You’re right to be skeptical.
I don’t have much technical expertise on war plans, but I know about NK air war considerations.
North Korea has elements of the old Soviet IADS – the network of radars and anti-air missile sites designed back in the glory days. Many such missile systems have limited range. However, some have incredible range, more than enough to cover the entire Korean peninsula and beyond. These systems, although meant to take out aircraft, involve space rocket-ship sized missiles to achieve that range. This means they’re expensive, and I’d bet there aren’t as many parts lying around anymore. If you check Jane’s, you might find that NK only would have a relatively limited number of these systems.
A B-2 bomber – along with all of the Air Force for now – was a Cold War strategic asset. Part of the doomsday machine. That’s why its huge expense and the fact that maintainers were poisoned to death by its special stealth paint is “no big deal”. It’s a desperate measures machine.
Since the 1990s, the Air Force has been converting its desperate measures machines into run-of-the-mill workhorses. Some retired officers have complained that these expensive machines are overworked, for mundane Afghanistan bombing missions whose need was way below the planes’ intended purpose.
The B-2 has stealth, which is a capability that doesn’t exist in any other major bombing platform (that we know of). So, it’s the “when you absolutely positively have to kill something deep behind enemy lines” plane. Those few long-range missile systems seem like a good candidate, and bringing B2’s in almost certainly has to do with that.
Without the long range systems, NK can’t prevent general access to the rest of the air fleet into their airspace. So it could be a free for all.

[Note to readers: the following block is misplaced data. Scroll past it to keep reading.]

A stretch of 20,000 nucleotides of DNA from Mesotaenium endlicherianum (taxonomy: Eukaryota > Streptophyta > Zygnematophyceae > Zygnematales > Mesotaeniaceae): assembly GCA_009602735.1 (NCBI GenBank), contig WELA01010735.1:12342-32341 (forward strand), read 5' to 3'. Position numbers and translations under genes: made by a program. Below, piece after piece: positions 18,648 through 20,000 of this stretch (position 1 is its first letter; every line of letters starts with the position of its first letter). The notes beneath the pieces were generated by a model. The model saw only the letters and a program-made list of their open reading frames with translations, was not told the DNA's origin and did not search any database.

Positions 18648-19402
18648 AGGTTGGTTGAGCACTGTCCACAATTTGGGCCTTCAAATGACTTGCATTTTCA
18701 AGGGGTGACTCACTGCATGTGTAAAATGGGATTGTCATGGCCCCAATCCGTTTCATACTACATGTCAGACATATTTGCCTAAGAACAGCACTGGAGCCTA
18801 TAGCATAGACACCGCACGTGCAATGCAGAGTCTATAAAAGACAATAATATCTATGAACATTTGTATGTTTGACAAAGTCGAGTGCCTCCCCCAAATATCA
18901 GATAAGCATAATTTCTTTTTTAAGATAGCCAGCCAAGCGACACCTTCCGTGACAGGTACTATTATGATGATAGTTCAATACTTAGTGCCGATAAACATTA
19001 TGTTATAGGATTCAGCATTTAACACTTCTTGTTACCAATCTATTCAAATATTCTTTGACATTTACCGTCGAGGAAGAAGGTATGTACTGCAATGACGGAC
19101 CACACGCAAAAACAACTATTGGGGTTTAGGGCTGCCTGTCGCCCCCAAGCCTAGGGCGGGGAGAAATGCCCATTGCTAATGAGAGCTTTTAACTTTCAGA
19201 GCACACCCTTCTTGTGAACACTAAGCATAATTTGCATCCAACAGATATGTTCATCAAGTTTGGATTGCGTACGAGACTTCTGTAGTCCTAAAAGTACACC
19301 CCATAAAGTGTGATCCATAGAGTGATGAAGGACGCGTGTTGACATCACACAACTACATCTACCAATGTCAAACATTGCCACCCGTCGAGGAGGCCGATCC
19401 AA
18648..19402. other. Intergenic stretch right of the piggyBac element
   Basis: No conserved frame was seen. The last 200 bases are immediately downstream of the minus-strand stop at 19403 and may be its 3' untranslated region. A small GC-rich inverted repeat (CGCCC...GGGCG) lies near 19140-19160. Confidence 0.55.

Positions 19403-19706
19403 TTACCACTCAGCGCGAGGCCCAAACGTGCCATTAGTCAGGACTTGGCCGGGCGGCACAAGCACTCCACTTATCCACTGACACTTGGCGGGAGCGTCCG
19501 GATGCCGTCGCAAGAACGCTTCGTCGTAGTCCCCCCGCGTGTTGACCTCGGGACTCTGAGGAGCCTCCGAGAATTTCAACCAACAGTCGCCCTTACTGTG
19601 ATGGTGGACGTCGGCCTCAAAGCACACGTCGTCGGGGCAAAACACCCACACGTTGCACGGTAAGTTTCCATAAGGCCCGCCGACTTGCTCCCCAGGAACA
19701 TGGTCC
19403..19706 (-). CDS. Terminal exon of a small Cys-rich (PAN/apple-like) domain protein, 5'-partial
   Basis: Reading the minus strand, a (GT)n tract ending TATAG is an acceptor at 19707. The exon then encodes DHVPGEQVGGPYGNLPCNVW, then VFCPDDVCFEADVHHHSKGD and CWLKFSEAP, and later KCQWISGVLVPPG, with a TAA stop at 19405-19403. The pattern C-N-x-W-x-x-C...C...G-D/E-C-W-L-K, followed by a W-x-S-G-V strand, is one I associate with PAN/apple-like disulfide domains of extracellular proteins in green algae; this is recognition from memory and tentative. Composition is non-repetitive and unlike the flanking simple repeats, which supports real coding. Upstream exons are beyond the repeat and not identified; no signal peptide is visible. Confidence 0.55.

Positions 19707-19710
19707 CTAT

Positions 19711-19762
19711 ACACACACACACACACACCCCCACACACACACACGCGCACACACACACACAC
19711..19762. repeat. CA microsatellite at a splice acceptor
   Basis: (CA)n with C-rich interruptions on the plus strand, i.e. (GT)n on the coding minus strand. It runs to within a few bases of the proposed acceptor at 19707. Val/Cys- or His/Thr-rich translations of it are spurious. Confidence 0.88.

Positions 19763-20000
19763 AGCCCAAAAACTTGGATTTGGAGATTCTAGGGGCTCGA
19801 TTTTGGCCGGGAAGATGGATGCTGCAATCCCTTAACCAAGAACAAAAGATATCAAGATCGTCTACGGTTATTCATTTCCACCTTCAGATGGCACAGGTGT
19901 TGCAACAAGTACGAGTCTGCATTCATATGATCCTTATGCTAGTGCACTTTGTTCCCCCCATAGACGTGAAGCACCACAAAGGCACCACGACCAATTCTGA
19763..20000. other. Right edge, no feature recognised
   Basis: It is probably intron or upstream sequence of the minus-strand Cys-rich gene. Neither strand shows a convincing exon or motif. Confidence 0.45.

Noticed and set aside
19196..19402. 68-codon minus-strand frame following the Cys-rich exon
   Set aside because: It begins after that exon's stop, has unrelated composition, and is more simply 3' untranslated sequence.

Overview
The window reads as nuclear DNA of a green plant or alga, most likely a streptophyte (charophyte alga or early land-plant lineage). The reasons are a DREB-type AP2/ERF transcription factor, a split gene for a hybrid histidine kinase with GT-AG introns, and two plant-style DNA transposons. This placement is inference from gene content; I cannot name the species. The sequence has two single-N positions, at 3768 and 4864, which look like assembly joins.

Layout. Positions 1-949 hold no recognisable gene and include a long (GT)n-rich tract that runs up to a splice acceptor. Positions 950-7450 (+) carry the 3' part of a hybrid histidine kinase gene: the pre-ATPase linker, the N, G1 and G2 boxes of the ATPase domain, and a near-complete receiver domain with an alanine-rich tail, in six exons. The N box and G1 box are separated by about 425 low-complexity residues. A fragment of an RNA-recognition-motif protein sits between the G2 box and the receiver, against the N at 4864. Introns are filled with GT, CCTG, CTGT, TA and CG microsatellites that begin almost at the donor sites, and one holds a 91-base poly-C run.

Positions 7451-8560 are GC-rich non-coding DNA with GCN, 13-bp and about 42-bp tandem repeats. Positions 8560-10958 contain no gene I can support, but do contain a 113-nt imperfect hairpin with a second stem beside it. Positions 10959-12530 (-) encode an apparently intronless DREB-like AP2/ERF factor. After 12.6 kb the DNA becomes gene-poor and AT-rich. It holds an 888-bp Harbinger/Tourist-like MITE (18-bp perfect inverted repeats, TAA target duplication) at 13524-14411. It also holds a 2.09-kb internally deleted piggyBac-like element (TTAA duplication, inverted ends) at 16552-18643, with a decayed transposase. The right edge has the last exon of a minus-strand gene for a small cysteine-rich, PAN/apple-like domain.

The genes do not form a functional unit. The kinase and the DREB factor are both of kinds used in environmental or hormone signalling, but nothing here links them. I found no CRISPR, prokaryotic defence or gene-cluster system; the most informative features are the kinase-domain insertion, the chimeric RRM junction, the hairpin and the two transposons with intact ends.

Even if the objective is “just” a bloody nose special forces take down or even long range air strike from a cruise missile, you’d have to take out the long-range missile threat, and probably also make space for other assets to suppress or deter any other shenanigans NK might want to try (like an attack South).
As for the B-52s, the point there is that they can carry a lot. One day they might work out a way for Cargo planes to carry cruise missiles into the air doctrine, but for now only the B-52 can carry a meaningful payload of long range strike packages.
So, what you might have is 1) take out the long range missiles with the B-2s, then 2) fly in to medium range with the B-52s to launch cruise missiles at NK nuke sites. It could be that limited and “clean”. And the deployment of air assets could be little more than a posture. Remember, officers get pay and performance bullets for even inconsequential little ballets. Some major needs to write that he coordinated the deployment of B-2s to Guam, so he can be a colonel some day. The bureaucracy loves excuses to do this sort of thing.
On the other hand, the deliberate choice to use a tactical nuke in this situation would be an explicit re-framing of American doctrine. If the Pentagon – with their paranoid perspective and powerlust – is worried about the problem of small states proliferating nuke technology to hedge against American hegemony, then they might see the need for a heavy hand.
The doctrine is: obtain nukes, and get nuked whether you use them or not. A notion of proportionality well suited to a bully.